Carmen: The Grange Festival

The Grange Festival, artistic director Michael Chance, has opened at Northington Grange giving everyone a chance to see what changes have arisen from this change of festival at the old location. For our first visit we caught the opening night of Annabel Arden's new production of Bizet's Carmen on Sunday 11 June 2017. Conducted by Jean-Luc Tingaud with the Bournemouth Symphony Orchestra in the pit, the cast included Na'ama Goldman as Carmen, Leonardo Capalbo as Don Jose, Shelley Jackson as Micaela and Phillip Rhodes as Escamillo. There were also two extra characters, Aicha Kossoko and Tonderai Munyevu as Commere and Compere. Designs were by Joanna Parker (costume co-designer Ilona Karas) with video by Dick Straker, lighting by Peter Mumford. Thankfully, the opera comique version of the opera was used, with dialogue by Meredith Oakes.

Don Giovanni in San Francisco

San Francisco Opera revved up its 2011 production of Don Giovanni with a new directorial team and a new conductor. And a blue-chip cast.

Dutch National Opera puts on a spellbinding Marian Vespers

A body lies in half-shadow, surrounded by an expectant gathering. Our Father is intoned in Gregorian chant. The solo voices bloom into a chorus with a joyful flourish of brass.

Into the Wood: A Midsummer Night's Dream at Snape Maltings

‘I know a bank where the wild thyme blows, Where Oxlips and the nodding Violet grows.’ In her new production of Britten’s A Midsummer Night’s Dream, Netia Jones takes us deep into the canopied groves of Oberon’s forest, luring us into the nocturnal embrace of the wood with a heady ‘physick’ of disorientating visual charms.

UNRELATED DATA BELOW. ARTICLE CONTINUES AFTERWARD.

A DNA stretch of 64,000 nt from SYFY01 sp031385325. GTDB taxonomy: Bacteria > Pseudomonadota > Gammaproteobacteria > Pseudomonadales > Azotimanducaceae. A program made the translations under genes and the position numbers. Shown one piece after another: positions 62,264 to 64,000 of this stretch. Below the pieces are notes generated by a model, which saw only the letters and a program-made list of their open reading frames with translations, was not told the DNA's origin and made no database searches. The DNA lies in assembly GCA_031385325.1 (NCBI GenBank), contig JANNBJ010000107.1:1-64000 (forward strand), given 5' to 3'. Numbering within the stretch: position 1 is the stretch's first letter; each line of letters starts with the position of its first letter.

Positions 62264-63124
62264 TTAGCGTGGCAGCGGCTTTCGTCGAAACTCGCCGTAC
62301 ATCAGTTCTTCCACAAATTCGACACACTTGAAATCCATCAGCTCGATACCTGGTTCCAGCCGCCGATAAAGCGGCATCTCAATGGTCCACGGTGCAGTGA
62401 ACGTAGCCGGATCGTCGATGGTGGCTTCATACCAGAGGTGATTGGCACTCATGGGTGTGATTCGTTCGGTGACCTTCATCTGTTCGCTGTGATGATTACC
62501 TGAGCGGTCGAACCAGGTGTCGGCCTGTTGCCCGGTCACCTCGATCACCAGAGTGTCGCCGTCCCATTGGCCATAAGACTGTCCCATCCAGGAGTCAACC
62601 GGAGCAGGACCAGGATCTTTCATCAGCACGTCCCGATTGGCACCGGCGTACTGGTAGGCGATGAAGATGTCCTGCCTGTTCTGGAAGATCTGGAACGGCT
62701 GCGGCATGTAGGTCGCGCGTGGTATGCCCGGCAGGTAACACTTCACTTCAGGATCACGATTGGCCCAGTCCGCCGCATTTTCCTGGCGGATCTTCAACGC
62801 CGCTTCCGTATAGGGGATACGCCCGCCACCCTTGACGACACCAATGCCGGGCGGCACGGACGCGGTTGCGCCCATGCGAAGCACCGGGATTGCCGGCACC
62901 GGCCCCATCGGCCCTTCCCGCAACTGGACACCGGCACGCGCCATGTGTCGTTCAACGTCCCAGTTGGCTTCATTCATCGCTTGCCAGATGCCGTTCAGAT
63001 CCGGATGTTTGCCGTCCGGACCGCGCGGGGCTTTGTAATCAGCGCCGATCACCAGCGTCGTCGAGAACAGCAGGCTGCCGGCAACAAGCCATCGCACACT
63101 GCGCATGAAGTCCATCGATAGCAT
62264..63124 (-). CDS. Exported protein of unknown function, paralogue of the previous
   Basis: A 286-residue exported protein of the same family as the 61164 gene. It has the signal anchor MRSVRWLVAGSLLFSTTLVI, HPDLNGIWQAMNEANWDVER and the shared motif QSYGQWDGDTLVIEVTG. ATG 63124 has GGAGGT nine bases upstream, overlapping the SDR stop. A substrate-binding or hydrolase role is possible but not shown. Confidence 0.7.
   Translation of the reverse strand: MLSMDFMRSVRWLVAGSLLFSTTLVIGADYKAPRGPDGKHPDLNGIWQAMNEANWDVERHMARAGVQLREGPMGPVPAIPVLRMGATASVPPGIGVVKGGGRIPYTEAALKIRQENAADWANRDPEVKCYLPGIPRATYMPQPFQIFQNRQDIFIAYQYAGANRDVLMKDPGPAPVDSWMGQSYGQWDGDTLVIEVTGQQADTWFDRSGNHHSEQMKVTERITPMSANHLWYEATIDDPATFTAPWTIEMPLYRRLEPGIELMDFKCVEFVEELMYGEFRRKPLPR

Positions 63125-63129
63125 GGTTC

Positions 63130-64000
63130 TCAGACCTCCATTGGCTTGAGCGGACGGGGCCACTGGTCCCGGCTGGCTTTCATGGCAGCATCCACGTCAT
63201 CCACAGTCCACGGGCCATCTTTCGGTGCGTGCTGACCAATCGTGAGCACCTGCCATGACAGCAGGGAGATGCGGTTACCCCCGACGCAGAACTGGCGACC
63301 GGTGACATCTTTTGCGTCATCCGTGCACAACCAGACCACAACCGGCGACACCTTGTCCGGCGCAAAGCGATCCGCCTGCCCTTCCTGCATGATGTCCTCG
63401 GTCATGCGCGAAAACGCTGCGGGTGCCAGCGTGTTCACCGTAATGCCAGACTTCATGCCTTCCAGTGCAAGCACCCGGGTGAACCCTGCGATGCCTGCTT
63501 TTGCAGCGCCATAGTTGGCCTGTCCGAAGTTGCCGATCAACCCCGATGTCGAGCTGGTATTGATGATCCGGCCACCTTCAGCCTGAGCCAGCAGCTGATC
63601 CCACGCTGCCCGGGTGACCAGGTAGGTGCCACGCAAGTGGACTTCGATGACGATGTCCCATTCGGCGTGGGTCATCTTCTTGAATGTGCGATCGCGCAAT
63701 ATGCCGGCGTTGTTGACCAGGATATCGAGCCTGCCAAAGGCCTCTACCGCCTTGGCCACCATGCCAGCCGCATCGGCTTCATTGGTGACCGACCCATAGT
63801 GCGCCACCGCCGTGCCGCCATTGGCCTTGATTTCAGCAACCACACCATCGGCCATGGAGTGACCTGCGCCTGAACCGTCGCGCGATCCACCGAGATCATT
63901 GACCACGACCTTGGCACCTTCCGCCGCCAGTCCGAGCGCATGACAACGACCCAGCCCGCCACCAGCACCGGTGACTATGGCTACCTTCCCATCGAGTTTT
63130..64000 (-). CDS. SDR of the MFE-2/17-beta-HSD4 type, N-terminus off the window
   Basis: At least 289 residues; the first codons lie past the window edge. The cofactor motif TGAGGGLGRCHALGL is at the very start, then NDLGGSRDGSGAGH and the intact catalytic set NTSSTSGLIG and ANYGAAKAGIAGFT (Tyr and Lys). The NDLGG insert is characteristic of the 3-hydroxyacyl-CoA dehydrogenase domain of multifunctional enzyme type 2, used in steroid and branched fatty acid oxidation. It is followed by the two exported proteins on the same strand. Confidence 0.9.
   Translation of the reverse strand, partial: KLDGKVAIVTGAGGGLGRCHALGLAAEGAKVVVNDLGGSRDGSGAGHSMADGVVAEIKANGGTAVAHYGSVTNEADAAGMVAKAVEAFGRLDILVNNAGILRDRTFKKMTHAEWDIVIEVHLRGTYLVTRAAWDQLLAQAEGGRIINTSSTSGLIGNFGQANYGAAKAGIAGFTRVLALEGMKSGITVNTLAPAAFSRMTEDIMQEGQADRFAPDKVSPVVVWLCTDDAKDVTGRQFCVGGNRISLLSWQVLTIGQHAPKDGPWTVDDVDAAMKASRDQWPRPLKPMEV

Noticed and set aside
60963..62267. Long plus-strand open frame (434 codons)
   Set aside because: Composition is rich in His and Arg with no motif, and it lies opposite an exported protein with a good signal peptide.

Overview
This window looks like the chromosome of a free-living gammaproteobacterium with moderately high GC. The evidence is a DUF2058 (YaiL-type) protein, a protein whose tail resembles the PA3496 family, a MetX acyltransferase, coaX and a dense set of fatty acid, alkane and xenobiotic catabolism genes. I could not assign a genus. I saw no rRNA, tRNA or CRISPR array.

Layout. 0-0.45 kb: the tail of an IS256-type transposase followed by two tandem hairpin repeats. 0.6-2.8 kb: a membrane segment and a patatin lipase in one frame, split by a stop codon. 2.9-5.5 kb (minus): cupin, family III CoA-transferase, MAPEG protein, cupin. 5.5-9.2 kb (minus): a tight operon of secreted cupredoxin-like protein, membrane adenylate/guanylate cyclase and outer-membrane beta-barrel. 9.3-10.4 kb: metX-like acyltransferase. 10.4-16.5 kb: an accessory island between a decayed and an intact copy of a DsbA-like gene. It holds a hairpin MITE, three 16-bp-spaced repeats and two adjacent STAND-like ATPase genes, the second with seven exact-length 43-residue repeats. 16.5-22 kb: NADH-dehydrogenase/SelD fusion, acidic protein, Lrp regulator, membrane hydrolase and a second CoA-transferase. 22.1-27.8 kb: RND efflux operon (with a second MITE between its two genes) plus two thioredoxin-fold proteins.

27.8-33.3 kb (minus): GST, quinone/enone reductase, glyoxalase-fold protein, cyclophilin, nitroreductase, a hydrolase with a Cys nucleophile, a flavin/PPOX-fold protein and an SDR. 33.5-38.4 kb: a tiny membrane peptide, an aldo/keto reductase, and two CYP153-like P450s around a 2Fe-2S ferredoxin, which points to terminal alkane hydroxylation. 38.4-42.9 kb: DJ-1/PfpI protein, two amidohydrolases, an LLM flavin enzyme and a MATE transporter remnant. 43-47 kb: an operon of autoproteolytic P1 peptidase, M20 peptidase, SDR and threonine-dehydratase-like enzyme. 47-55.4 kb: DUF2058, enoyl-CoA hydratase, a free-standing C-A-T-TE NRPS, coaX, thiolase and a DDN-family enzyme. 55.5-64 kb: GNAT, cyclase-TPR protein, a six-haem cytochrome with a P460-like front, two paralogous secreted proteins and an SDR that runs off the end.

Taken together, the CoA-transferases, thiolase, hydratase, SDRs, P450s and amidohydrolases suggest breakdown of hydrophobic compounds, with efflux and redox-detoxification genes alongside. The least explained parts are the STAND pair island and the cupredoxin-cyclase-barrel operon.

Rigoletto in San Francisco

Every once in a while a warhorse redefines itself. This happened last night in San Francisco when Rigoletto propelled itself into the ranks of the great masterpieces of opera as theater — the likes of Falstaff and Tristan and Rossini’s Otello.

My Fair Lady at Lyric Opera of Chicago

In its spring musical production of Alan Jay Lerner and Frederick Loewe’s My Fair Lady Lyric Opera of Chicago has put together an ensemble which does ample justice to the wit and lyrical beauty of the well-known score.

Henze: Elegie für junge Liebende

Hans Werner Henze’s compositions include ten fine symphonies, various large choral and religious works, fourteen ballets (among them one, Undine, that ranks the greatest of modern times), numerous prominent film scores, and hundreds of additional works for orchestra, chamber ensemble, solo instruments or voice. Yet he considered himself, above all, a composer of opera.

Werther at Manitoba Opera